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Library Automation News at ALA Midwinter
by
Posted On January 18, 2011


The 2011 ALA Midwinter Meeting in San Diego was not one characterized by major announcements by the field of library automation vendors. Rather, most of the companies reported incremental progress on existing products or projects previously announced. Developments seen at the conference boil down into themes of a shift toward cloud computing, increasing interest in and development in discovery services, and emerging products that embrace new models of library automation.

The twenty-first annual “RMG Presidents Seminar: the view from the top” included the presidents from each of the major library automation companies and focused primarily on the theme of the ILS shifting to a model of implementation through software-as-a-service. While each of the companies offers some flavor of SaaS, the discussion revealed many different interpretations of cloud computing and relative advantages and disadvantages of deploying an ILS as a service. The panel reinforced the trend, as seen throughout the technology and automation products represented at the conference, that a major shift is underway from local implementations to cloud-based services.

Ex Libris has been working toward its major development initiative to produce a new automation framework, which it has described as following a model of Unified Resource Management. At this conference the company revealed its new name for the product—Alma. The result of an internal company contest, Alma now enters the lexicon of product names that will soon be familiar to those that follow the industry. Alma, expected for initial production release in early 2012, offers a unified approach to managing library resources and will be deployed through cloud-based software-as-a-service. A number of development partner libraries have been working with Ex Libris toward the development of Alma including those at Princeton University, Boston College, Purdue University, and Katholieke Universiteit Leuven.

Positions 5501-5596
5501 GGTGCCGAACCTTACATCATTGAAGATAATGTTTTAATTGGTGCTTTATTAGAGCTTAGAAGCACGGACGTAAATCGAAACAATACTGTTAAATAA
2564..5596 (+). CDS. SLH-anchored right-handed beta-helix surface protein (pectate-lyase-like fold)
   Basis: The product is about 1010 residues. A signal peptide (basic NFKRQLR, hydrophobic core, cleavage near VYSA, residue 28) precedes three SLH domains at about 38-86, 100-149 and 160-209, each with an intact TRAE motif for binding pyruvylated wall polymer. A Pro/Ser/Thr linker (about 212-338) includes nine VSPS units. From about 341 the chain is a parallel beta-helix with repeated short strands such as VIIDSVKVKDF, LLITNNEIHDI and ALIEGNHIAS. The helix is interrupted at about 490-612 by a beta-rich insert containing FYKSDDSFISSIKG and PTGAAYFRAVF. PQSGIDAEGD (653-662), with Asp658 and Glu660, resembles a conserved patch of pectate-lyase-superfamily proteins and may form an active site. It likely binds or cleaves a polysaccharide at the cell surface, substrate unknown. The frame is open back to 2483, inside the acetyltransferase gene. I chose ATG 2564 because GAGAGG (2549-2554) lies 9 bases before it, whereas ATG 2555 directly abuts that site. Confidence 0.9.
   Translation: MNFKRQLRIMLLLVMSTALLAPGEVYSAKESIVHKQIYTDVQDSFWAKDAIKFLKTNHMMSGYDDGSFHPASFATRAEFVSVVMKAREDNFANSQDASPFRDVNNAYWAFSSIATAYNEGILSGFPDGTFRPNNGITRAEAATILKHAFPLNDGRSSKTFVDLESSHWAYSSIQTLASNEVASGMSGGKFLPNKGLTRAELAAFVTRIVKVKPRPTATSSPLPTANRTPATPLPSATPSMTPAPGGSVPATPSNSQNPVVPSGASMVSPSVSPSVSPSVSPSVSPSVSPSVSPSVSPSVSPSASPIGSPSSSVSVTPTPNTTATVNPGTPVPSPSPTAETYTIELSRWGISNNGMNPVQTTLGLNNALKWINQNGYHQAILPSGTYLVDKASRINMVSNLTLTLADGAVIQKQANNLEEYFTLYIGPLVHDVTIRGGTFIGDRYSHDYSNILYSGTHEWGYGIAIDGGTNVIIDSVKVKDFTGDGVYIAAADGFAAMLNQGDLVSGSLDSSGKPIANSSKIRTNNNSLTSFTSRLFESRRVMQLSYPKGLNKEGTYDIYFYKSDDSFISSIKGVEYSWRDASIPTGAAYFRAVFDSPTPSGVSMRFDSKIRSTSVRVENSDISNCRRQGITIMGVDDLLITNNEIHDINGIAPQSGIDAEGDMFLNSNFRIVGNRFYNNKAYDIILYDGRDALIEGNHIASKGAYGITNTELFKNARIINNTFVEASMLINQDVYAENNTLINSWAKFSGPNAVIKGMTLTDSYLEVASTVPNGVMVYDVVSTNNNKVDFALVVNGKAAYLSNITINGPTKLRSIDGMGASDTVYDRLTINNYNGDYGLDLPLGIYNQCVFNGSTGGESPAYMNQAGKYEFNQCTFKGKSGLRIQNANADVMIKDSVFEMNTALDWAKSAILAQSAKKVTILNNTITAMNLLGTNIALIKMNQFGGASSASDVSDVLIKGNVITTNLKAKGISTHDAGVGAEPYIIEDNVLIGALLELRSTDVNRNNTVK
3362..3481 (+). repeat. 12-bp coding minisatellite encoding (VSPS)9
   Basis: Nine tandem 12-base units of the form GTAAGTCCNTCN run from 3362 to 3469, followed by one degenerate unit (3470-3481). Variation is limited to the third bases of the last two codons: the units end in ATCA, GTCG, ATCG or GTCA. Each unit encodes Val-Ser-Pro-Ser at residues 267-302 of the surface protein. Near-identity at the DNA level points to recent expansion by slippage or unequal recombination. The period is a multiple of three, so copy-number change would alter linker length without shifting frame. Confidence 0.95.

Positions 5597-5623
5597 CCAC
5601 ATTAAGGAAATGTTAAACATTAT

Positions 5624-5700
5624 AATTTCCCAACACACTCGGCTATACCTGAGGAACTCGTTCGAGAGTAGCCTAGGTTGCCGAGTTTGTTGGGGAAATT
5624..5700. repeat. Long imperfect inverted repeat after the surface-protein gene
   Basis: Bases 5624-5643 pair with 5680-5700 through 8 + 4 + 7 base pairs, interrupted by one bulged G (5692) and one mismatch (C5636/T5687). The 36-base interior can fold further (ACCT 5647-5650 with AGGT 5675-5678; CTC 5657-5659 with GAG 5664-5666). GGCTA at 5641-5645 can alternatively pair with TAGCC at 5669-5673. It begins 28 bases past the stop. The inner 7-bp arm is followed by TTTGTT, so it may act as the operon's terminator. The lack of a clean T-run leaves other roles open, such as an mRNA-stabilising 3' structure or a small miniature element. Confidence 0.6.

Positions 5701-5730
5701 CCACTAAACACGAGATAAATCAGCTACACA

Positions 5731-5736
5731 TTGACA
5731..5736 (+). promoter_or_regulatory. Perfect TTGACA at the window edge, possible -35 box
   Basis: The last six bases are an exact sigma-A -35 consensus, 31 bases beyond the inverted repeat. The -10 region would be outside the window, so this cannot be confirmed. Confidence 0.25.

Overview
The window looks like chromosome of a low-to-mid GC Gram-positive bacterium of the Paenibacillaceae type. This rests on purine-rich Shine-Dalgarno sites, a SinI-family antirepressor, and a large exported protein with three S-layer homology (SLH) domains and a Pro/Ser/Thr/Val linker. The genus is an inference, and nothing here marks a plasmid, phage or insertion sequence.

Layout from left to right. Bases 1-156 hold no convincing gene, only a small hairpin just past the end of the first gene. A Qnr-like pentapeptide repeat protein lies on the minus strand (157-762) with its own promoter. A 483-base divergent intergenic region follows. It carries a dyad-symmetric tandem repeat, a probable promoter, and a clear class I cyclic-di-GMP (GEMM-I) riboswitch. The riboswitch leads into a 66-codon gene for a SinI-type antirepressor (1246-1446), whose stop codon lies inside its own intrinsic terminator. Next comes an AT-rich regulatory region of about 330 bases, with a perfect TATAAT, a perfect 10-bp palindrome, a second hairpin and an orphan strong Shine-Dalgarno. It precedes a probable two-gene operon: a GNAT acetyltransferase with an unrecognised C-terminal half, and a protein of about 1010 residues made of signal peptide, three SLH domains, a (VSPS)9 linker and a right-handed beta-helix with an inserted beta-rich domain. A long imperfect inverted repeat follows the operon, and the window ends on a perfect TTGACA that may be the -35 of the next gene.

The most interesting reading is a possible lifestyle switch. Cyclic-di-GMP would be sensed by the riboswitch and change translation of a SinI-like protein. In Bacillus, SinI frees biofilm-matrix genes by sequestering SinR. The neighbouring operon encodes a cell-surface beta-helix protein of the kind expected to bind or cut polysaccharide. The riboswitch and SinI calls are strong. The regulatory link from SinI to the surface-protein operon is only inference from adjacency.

Ex Libris also announced a new offering, VoyagerPlus, a cloud-based library automation service based on the Voyager ILS, designed to be paired with Primo as its front-end. The company reported that more than 2,000 sites now use its SFX Open-URL linking product and that Primo has now been selected by 750 libraries in 33 countries. Ex Libris continues expansion of Primo Central, its consolidated index of scholarly content, with new publishers agreeing to contribute. EBSCO, now a competitor in the discovery front with its EBSCO Discovery Service, recently withdrew its content from direct indexing in Primo Central. Ex Libris will work around this change by indexing the primary materials aggregated in the EBSCOhost products and through API access to the EBSCO products.

At least so far, OCLC has stuck with its descriptive name for its new library automation platform, Web-scale Management Services. OCLC has completed the development of the early version of WMS and it is now being implemented in a handful of libraries that have subscribed as early adopters. Libraries using WMS in production now include Pepperdine University, the University of Tennessee at Chattanooga, and the 10 libraries of Craven-Pamlico-Carteret Regional Library System in North Carolina, and the Start-Kilgour Memorial Library at Simpson University. OCLC has also extended relationships with other organizations to help it provide support services surrounding WMS. Amigos Library Services, for example, has entered into a partnership with OCLC to provide project management, implementation services, and training for WMS to its members. Amigos, based in Dallas, TX, serves more than 600 members, primarily in Texas and other parts of the southwest U.S. OCLC, as always came to the conference with a strong presence, promoting its vision of cloud-based services.